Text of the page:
The Centers for Disease Control and Prevention (CDC) recently released a new report analyzing motor vehicle deaths in the United States and other high-income countries between 2015 and 2019. They found that, in 2019, the US had higher fatality rates than most other countries. Further, in 2020 and 2021, this trend continued. The CDC refers to this as a “significant public health concern.”
The study, authored by Merissa A. Yellman, MPH and Erin K. Sauber-Schatz, PhD, notes:
In 2019, the population-based motor vehicle crash death rate in the United States (11.1 per 100,000 population) was the highest among 29 high-income countries. The population-based motor vehicle crash death rate decreased from 2015 to 2019 in 22 countries, but not in the United States.
The number of crash deaths from 2015 to 2019 decreased in 21 countries and increased in seven countries (Table 1). Percent changes ranged from a 27.5% decrease in South Korea to an 11.8% increase in Denmark; the average change was −8.1%. The United States experienced a 2.5% increase (from 35,484 deaths in 2015 to 36,355 deaths in 2019).
According to the study, the United States had the:
- Highest population-based death rate
- Sixth-highest distance-based death rate
- Fourth-highest vehicle-based death rate
Further, “from 2015 to 2019, the U.S. population-based death rate increased nominally by 0.1%, whereas the average percent change of the other high-income countries was −10.4%.” The CDC believes that, with the right approach, the US can save over 20,500 lives and over $280 million in medical expenses by reducing our fatal traffic accident rate.
The CDC and the Safe System approach
In their report, the CDC discusses the Safe System approach, a practice designed in conjunction with the Road to Zero Coalition. These approaches view traffic safety as an infrastructure issue rather than a human issue – in Safe System’s words, “seeking safety through a more aggressive use of vehicle or roadway design and operational changes rather than relying primarily on behavioral changes – and by fully integrating the needs of all users (pedestrians, bicyclists, older, younger, disabled, etc.) of the transportation system.”
The major directives of the Safe System include:
- Anticipating human error. Safe System infrastructure design should both anticipate and accommodate driver error. One example of this would be keeping vulnerable road users like cyclists and pedestrians separated from cars and trucks to reduce the chances of deadly collisions. They also mention things like rumble strips and lane-assist technologies; each simple and complicated means of capturing a user’s attention.
- Reducing or eliminating potential for catastrophic injury. In areas where vehicles and pedestrians must share the road (like crosswalks), Safe System recommends significantly lowering speed limits or designing roads so vehicles are unable to speed or take pedestrians by surprise. In the event of a collision, lower speed can translate to lesser injuries.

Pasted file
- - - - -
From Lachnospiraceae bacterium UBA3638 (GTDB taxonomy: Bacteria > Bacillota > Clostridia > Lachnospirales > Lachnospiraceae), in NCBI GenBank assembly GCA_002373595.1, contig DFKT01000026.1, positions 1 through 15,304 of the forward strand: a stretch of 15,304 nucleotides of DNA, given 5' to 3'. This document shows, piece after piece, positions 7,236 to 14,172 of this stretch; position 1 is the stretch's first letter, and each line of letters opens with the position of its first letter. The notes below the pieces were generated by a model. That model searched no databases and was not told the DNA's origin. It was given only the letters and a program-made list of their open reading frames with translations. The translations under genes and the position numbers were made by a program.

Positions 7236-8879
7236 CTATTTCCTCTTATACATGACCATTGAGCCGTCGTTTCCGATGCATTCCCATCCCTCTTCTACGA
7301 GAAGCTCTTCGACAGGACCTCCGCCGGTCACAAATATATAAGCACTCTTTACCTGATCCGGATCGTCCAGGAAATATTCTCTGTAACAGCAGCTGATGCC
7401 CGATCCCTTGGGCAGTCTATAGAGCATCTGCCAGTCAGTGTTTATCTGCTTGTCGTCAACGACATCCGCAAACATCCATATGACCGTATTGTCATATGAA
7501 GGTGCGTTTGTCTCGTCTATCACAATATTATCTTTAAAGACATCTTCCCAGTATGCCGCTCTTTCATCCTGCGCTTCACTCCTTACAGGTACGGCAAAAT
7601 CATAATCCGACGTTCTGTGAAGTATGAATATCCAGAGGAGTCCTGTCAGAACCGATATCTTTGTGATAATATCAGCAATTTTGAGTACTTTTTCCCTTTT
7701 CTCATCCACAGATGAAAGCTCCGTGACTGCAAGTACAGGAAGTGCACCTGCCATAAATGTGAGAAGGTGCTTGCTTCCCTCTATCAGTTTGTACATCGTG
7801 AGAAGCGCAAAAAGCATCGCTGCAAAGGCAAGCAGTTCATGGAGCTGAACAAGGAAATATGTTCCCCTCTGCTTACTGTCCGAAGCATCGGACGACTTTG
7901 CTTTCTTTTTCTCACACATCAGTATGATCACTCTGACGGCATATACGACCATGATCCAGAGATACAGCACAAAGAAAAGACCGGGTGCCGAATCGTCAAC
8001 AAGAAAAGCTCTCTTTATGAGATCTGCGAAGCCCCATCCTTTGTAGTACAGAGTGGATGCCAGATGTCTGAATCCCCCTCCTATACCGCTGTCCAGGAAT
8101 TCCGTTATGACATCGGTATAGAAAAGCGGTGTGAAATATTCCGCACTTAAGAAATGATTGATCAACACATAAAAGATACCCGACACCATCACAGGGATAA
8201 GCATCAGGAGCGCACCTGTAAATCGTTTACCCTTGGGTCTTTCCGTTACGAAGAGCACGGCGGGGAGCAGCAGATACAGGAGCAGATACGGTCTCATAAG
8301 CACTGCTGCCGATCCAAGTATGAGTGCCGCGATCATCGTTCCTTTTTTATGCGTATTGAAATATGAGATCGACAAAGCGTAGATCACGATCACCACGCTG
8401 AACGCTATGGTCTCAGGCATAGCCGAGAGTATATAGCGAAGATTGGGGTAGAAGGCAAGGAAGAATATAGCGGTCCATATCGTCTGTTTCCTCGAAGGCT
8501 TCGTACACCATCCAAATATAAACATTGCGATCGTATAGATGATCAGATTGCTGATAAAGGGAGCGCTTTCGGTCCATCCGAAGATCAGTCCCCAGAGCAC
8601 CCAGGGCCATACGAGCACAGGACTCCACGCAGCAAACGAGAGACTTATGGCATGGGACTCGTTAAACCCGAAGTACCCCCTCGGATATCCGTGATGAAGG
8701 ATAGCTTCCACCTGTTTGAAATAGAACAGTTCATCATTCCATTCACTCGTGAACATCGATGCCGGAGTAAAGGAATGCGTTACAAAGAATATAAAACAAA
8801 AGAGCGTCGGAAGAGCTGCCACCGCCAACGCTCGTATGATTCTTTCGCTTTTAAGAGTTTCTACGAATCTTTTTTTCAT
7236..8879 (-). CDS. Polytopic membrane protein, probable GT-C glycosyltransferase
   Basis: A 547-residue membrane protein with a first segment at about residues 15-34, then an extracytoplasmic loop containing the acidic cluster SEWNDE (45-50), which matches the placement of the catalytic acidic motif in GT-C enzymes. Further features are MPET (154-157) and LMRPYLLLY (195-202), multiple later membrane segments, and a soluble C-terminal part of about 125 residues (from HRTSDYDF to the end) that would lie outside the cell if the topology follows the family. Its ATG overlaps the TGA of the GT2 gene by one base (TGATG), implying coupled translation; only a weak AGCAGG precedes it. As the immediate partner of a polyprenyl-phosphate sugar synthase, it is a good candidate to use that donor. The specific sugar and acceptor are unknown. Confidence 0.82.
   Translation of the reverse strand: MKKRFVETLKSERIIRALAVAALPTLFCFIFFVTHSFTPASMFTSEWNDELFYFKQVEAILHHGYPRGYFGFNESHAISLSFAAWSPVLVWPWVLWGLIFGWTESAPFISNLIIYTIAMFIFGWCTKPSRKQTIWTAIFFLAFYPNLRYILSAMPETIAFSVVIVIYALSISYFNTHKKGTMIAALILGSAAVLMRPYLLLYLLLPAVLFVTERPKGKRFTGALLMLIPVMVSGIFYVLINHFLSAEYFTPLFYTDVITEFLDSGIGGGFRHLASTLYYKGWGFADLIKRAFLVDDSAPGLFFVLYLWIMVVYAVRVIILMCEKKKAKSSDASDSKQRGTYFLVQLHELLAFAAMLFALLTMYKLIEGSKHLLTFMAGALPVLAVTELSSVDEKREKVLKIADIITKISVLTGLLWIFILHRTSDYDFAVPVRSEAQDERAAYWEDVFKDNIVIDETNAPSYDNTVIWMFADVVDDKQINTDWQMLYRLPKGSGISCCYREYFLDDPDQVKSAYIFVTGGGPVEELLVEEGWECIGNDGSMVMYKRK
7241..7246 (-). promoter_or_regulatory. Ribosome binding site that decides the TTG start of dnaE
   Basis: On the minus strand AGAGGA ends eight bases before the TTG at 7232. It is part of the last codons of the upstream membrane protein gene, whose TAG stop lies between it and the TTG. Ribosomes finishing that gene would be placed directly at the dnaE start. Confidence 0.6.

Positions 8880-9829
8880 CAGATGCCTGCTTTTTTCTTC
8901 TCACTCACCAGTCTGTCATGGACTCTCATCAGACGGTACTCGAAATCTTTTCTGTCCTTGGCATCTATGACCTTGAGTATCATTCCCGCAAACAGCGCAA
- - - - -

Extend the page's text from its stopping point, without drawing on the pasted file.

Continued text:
The authors of the CDC report ended their report with a warning:
Compared with other high-income countries, the United States continues to lag behind in road safety. Other high-income countries have demonstrated that substantial reductions in crash deaths can be achieved. Although various U.S. cities and communities have committed to a goal of zero crash deaths and injury reductions, widespread multisectoral commitment and collaborative action toward achieving zero deaths are needed for the United States to make significant improvements.
Motor vehicle crash deaths and injuries are a public health problem, but one with proven solutions. Increased and proactive implementation of proven road safety strategies, especially those addressing leading risk factors, could have an immediate effect. The United States could further reduce motor vehicle crash deaths and injuries by broadly embracing and applying the Safe System approach.
Here at home, Drive Safe Alabama has a goal toward zero traffic deaths over the next 25 years. Their current safety campaigns include:
- Distracted driving
- Bicycle safety
- Driving under the influence
- Motorcycle safety
- The “move over” campaign
- Work zone safety
- Seatbelt safety
If you’re hurt in a Huntsville car accident
If you are involved in a car accident that wasn’t your fault, whether you’re a driver, passenger, pedestrian, or cyclist, it is always a good idea to consult with an experienced attorney. Serious accidents result in serious injuries – and that requires serious representation. At Martin & Helms, P.C., our car accident lawyers not only understand how insurance companies work, we understand when to negotiate and when to take them to court. Talk to us today for experienced and compassionate legal help. Call 256-539-1990 or complete our contact form to schedule a free consultation with a member of our team. We have offices in Huntsville and Decatur, and serve clients in Madison, Athens, and North Alabama.
Choosing the right personal injury attorney is an important step in building a better future. You deserve a lawyer who works one-on-one with you, and who can develop a plan for you to move forward. When you choose Martin & Helms, you get Clay Martin and Tara Helms: experienced, compassionate counselors who put your best interests first. We invite you to read more about us.